I found a 1944 Popular Mechanics article on making your own Lionel train track. During World War II, toy production all but stopped, so short of buying from stores like Madison Hardware that sold old stock, making your own was all you could do. Even Madison Hardware had to resort to creativity, building a machine […]
Here are some train-related questions I’ve been seeing from Google searches that I really don’t think I ever answered adequately elsewhere. I don’t know where they’ve been landing before today, but hopefully this will help.
A common question is whether transformers for vintage American Flyer, Lionel, and Marx are interchangeable, and what to do if a transformer won’t work. The simple answer is, yes, a train from one of those makes will run on a transformer from any of the others. They all ran on 0-24 volts AC. There are […]
A frequent complaint I see about the Plasticville buildings that people have been using with Lionel and American Flyer trains for more than a half century is that they don’t stay together well. This especially seems to be a problem with the modern reissues. Maybe the old molds are starting to wear out after all […]
It’s that time of year again. Time to get that old Lionel (or Marx or American Flyer) train running before the winter holidays sneak up. More often than not, that means fixing up the track.
On Sunday, I went to Target largely because I had a coupon, but I also wanted to get a gift for my son.
I had heard Target was selling Lionel trains, and I’d seen a picture of the endcap, which included a Lionel teddy bear in addition to the trains. I wanted one.
We have a metal chair and table we keep on the front porch. My mother in law gave them to us a year or two ago. They were a bit rusty but usable. But they’ve started looking a little too rusty lately, so this week I repainted them.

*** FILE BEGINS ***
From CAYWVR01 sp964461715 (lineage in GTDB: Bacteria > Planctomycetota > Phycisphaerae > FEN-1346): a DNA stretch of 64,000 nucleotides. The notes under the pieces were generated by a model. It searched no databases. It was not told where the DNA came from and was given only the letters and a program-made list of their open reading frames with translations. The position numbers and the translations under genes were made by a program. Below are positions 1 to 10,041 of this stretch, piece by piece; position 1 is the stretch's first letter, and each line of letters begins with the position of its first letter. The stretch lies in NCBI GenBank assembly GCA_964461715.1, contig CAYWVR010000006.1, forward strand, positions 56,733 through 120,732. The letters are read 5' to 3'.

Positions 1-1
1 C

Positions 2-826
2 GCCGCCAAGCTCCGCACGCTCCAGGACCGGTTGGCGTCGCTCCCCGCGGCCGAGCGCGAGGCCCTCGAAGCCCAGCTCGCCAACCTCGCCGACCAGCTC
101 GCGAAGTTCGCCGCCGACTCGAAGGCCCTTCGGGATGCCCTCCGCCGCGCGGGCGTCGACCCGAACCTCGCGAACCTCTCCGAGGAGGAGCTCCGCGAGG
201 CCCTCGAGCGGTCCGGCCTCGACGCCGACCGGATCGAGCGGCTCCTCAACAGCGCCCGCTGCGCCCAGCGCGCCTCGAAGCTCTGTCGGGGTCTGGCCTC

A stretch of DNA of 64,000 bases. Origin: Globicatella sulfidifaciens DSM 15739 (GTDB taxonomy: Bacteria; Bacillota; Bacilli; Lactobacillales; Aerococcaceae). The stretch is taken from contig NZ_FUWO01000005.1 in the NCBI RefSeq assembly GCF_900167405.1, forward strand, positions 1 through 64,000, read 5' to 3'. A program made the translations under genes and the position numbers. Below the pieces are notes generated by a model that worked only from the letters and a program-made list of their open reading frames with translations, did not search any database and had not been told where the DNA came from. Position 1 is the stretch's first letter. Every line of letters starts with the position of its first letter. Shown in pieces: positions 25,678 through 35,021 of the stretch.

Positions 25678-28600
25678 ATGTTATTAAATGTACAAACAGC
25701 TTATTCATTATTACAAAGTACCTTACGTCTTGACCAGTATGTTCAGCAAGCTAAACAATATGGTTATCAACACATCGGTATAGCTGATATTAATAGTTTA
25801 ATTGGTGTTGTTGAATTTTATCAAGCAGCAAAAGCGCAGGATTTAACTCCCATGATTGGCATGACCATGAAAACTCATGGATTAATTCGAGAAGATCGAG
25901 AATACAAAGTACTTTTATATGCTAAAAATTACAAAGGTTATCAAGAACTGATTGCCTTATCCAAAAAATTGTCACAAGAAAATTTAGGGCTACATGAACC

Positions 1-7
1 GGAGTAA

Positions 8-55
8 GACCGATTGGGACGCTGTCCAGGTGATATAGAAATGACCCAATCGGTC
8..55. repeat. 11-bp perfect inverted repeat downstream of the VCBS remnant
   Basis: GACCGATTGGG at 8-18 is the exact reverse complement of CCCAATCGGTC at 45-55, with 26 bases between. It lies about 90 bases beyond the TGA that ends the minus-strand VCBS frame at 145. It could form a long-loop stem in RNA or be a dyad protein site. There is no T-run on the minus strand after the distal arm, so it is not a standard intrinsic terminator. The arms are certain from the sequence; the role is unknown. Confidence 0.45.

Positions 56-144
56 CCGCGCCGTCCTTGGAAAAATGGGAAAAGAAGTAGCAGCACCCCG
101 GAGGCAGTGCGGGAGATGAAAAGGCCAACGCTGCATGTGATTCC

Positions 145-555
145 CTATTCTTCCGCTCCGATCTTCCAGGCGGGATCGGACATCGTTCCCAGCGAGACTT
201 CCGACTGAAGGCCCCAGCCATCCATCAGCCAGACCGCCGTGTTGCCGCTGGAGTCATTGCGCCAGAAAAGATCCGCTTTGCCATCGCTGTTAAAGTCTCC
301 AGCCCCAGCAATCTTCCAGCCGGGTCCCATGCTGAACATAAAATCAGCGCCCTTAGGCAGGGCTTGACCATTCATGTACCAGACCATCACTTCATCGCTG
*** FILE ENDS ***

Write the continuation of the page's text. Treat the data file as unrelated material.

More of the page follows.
I spent $6 and about an hour doing it. They don’t quite look new, but they look a lot better than $6 would indicate.
Clive Thompson: I’m sitting on the floor of my apartment, surrounded by electronic parts… It’ll look awesome when it’s done. If it ever gets done — I keep botching the soldering. A well-soldered joint is supposed to look like a small, shiny volcano. My attempts look like mashed insects, and they crack when I try to assemble the device.
Why am I so inept? I used to do projects like this all the time when I was a kid. But in high school, I was carefully diverted from shop class when the administration decided I was college-bound. I stopped working with my hands and have barely touched a tool since.
I can relate a little too well.
Modern Lionel train sets come with a new, more realistic track called Fastrack with integrated plastic roadbed and lots of ties with simulated wood grain that to many eyes looks better than the traditional three-rail track with just three metal ties per section, and it’s a lot easier to assemble and disassemble.
Unfortunately it’s also a lot more prone to manufacturing defects. If your new Lionel train slows down at some point on the track, or it has trouble tripping your accessories, you’ll have to either return your track, or do a fast and easy DIY repair.